Year 12 and 13 English Literature
A Level English Literature students study Graham Greene’s murder thriller, Brighton Rock, and visit the scenic sights of the South Downs and Devil’s Dyke to understand references to the ‘countryside'
As part of their ‘Elements of Crime’ specification, A Level English Literature students study Graham Greene’s murder thriller, Brighton Rock, published in 1938. Set in 1930s Brighton, Greene, through the setting, explores the represented duality of the area: as a place of entertainment and revelry, yet with a sordid criminal underworld lurking beneath the bright lights. A crucial part of understanding the text is understanding the setting and its context. As such, the students first visited the scenic sights of the South Downs and Devil’s Dyke to understand references to the ‘countryside’. In the novel, there are several references to the ‘downs’, meaning downland, so far removed from the raucousness and glamour of the city; instead ‘a vacant plot full of salt grass and wet thorn bushes like bedraggled fowls’. Crucial to the novel’s ending are the dangerous cliffs and heights of the countryside and therefore by visiting, students were able to appreciate the ‘other side’ of Brighton.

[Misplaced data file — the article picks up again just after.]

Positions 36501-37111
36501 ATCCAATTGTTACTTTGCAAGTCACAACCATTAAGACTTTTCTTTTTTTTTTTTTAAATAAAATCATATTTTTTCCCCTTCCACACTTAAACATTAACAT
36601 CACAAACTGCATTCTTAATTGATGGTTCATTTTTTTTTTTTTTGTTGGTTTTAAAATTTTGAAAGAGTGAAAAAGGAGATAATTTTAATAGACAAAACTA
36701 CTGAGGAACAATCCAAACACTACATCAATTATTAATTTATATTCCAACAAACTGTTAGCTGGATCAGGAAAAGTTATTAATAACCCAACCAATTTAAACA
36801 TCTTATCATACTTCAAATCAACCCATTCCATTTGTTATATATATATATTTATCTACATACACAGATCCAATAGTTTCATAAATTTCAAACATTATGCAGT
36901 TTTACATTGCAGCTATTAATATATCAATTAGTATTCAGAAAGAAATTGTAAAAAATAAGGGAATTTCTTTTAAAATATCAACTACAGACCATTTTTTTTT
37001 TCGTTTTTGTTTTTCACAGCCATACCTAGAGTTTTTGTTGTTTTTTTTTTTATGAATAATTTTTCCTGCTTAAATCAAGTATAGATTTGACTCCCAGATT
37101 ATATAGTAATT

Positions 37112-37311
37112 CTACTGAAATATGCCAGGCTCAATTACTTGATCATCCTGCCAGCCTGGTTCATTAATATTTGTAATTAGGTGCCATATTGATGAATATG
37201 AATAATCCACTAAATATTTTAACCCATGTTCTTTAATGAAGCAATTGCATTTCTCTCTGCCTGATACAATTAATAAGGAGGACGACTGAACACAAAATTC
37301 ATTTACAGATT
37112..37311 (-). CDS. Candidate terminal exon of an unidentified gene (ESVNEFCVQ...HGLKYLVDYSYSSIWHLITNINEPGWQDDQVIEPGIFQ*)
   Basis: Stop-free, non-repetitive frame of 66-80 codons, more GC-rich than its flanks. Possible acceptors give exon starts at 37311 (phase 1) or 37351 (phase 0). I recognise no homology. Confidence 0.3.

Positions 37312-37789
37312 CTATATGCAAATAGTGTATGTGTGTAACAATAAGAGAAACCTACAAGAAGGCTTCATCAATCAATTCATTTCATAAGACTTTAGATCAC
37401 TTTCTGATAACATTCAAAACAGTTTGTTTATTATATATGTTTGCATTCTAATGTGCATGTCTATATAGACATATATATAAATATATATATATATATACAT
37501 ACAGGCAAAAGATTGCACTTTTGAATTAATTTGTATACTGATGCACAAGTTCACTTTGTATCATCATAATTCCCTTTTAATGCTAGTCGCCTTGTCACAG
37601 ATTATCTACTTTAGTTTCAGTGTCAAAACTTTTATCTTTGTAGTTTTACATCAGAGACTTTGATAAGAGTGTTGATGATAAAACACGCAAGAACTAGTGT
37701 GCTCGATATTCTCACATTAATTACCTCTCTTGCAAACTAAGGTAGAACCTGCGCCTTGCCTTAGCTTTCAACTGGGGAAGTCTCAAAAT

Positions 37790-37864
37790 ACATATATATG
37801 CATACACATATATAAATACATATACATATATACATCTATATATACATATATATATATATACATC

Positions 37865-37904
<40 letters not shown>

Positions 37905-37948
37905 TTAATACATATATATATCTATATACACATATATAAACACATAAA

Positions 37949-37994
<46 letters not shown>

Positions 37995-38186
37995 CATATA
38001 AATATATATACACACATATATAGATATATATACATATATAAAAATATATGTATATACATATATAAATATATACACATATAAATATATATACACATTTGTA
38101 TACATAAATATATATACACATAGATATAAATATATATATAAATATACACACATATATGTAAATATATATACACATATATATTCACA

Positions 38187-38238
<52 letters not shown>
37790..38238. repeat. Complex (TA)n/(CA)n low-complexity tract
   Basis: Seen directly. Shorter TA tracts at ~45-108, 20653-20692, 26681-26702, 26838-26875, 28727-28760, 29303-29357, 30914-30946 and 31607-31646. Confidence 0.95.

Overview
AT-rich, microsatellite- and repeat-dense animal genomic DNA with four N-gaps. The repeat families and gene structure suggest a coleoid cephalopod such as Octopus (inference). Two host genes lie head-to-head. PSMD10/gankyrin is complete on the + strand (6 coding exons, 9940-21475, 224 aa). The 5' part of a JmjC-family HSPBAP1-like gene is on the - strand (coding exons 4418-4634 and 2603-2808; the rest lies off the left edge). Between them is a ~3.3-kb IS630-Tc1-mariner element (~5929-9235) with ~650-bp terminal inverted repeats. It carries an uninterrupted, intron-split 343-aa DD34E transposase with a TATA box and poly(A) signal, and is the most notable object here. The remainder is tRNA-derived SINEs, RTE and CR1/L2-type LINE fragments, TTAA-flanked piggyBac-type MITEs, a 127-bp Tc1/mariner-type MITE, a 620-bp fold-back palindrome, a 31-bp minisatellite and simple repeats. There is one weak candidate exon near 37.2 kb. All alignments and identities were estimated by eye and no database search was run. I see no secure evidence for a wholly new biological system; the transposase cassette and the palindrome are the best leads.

Moreover, seeing as much of the novel’s action takes place on and around the pier, it was paramount for the students to visit so they could step into the shoes of the characters and walk in the same footsteps around the beach, the arcades, the food stalls, the aquarium and the fairground rides, much like Hale did in the first chapter. Opposite the pier, the students were also able to catch a glimpse of the Grand Hotel, upon which Greene’s Cosmopolitan Hotel was modelled. From there, the students visited the narrow streets of The Lanes and could appreciate how the slightness would lend itself to crime in the darkness. On their journey through The Lanes, the students spotted a barbershop which paid homage to the novel, with each chair representing a different character, from Spicer, to Dallow, to Cubitt, to Pinkie, to Colleoni and to Kite. Instead of imagining the settings of Brighton Rock, the students were able to visit the places spoken of in the novel and now have a greater understanding and appreciation for Greene’s motivations for his crime novel. This will support the Year 13 students in their upcoming public examinations and will serve as a foundation for Year 12 students, who can build upon their new knowledge when they begin the novel in the next academic year.